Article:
Neil Pinder’s postcard from Venice
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Neil Pinder’s postcard from Venice

‘The present is tearing up the past!’

Neil Pinder is the founder of HomeGrown Plus, an organisation dedicated to improving diversity within the built environment by helping students from non-traditional backgrounds access innovative and exciting opportunities in the industry.

He’s also really excited about the future of architecture.

After spending a week in Venice for the opening of the 18th Architecture Biennale Neil speaks vividly about his pride in the individuals and collectives shaking things up and carving out new paths.

Throughout his career Neil has been a huge force in diversifying the sector; spending decades demystifying architecture for young people from non-traditional backgrounds via projects like Celebrating Architecture, GLAM (Gucci Louis Vuitton & Me), Wearable Architecture online zoom workshops and NY-LON (New York-London) architectural exchange.

In recognition of this work, he was appointed an honorary professor at the Bartlett, an RIBA Fellow, and was recognised last year with an AJ100 Contribution to the Profession Award.

But when asked how he’d like to be credited, it’s for his time at Graveney School, ‘as a teacher who inspires students from the global majority to live their best lives be creative and get into architecture.’

Here are some of Neil’s highlights from his visit to the Laboratory of the Future:

neil-brit-pavilion Runout – Mac Collins, 2023

1. The British contingent

On Dancing Before the Moon, at the British Pavilion, curated by Jayden Ali, Joseph Henry, Meneesha Kellay and Sumitra Upham, Neil says:

‘It was quite emotional. I texted my wife and said ‘I’ve found my creative soul. All these subliminal images recall parts of your own history. All their pieces were edgy but represented what we’ve seen around London, what we see in the Caribbean, all with different voices but the same creativity. Venice has never, ever seen, or heard such a party – it was off the scale!’

He remembers Joseph Henry when their paths first crossed at Graveney School, where the now British Pavilion curator was then a talented sixth former studying design under Neil’s tutelage:

‘Joseph was this young guy, bright-eyed, really good at making and listening. He said he wanted to be a product designer – I said forget that, be an architect. He told his mum and she said, ‘listen to the teacher!’’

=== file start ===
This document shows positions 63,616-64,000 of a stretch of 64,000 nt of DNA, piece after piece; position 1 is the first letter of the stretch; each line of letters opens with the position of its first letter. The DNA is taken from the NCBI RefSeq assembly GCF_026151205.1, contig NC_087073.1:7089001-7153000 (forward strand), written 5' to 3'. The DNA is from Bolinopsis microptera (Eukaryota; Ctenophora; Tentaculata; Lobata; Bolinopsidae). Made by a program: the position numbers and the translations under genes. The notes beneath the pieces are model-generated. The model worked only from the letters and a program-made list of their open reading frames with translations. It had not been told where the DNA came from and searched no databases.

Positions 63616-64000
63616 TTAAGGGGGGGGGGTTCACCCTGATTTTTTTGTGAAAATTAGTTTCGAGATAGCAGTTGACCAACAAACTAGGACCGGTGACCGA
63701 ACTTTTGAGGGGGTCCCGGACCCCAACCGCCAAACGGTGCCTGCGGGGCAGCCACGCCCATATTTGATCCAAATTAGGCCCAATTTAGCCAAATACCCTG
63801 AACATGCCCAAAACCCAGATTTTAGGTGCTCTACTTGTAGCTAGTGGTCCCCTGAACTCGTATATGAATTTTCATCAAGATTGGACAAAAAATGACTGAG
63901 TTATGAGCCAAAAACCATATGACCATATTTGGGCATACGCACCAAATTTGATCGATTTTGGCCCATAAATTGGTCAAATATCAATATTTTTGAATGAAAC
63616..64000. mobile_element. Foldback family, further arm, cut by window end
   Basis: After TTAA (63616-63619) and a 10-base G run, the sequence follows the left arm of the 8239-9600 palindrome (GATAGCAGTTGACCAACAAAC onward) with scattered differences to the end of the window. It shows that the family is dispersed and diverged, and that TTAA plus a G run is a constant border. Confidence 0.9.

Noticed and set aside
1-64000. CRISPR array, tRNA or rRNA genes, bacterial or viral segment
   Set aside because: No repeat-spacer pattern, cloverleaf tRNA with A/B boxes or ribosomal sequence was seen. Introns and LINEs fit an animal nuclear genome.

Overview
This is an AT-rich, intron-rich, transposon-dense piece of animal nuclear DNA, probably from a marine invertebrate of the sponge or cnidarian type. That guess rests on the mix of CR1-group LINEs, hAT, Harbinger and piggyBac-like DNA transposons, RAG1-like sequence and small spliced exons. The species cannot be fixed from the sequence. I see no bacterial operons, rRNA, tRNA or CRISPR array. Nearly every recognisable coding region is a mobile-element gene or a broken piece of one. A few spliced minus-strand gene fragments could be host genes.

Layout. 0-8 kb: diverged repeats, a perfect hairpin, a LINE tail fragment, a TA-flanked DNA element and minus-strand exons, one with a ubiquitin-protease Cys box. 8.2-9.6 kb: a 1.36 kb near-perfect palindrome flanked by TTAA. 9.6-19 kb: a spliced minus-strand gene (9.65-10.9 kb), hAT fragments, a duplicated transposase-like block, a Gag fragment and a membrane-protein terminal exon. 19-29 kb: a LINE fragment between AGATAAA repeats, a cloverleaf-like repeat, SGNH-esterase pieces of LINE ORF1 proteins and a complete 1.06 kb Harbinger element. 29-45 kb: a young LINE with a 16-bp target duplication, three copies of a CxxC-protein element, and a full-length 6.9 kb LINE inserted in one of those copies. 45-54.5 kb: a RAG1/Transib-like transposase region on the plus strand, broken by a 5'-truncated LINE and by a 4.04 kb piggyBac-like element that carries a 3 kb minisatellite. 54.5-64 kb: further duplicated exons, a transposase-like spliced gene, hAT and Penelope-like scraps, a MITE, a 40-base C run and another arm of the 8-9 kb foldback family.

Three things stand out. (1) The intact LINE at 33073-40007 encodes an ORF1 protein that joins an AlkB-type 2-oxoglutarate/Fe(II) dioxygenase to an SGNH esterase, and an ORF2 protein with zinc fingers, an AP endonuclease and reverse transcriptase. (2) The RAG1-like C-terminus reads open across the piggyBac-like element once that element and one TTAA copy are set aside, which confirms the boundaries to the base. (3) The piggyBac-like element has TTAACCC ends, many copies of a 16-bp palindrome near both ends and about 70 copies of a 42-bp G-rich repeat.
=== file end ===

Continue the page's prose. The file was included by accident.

Meanwhile, at the Arsenale, Neil highlighted Those With Walls for Windows, a large-scale multimedia work by poet and artist Rhael ‘LionHeart’ Cape Hon FRIBA, as well as the Tropical Modernism exhibition curated by Nana Biamah-Ofosu and Bushra Mohamed from the Architectural Association and Christopher Turner of the Victoria and Albert Museum, which ‘ticked all the right boxes.’

2. Indigenous representation

Two pavilions that piqued Neil’s interests both foregrounded the experiences of indigenous communities:

At the Nordic Countries pavilion, one of the few practicing Sámi architects Joar Nango has created ‘Girjegumpi: The Sámi Architecture Library’, bringing together more than 500 books on Sámi architecture, design, including traditional and ancestral knowledge.

At the Canadian pavilion, Architects Against Housing Alienation launched Not For Sale! A political campaign manifesto, including calls for in situ First Nations housing – Neil noted the pavilion’s ability to amplify and interrogate global issues, in a local context.

venice-sami Girjegumpi: The Sámi Architecture Library by Joar Nango

3. Constant evolution through disruption

‘Everyone brings something different to Venice…everyone changes or reshapes what the Biennale means. It was born out of conflict and protest and has always represented the passion of artists, creatives and architects.’

Neil references Hans Haacke’s 1993 Golden Lion-winning work for the German pavilion, which saw Haacke tear up the Nazi-era floor of the pavilion. As well as the French accusations of ‘American cultural colonisation’ in the 1960s and more recently the Chinese withdrawal from the Biennale in response to Killing Architects – Investigating Xinjiang’s Network of Detention Camps.

Thunder and Şimşek – Jayden Ali, 2023

4. Breaking down walls and bringing the Biennale back to London

Neil is a firm believer in what he calls the circular economies of education and of architecture. He references his own experience of volunteering as a steward at the Sunken House during the Open House festival (hosted by Open City), and his delight at meeting the architect, David Adjaye during the Biennale this year.

Meanwhile back in south London, curator Joseph Henry is a regular visitor at his alma mater Graveney School, to speak to students, host workshops and in 2015 as part of the design team (alongside Urban Projects Bureau) behind the new sixth form block.

In practical terms, Neil sees a regenerative energy in the legacy of this year’s Biennale, and a very, very bright future:

‘We should champion what we did. No other country represented the global majority like we did: self-representation, collaboration, thinking far beyond what was expected.’

Quoting filmmaker Oscar Boyson, he describes this year’s ground-breaking exhibitions and pavilions as ‘the present fighting the past…an opportunity to watch a country find a new identity or reshape its past.’

HomeGrown Plus is dedicated to improving diversity within architecture and the creative industries.

Dancing before the Moon is part of the Biennale Architettura, open now until Sunday 26 November.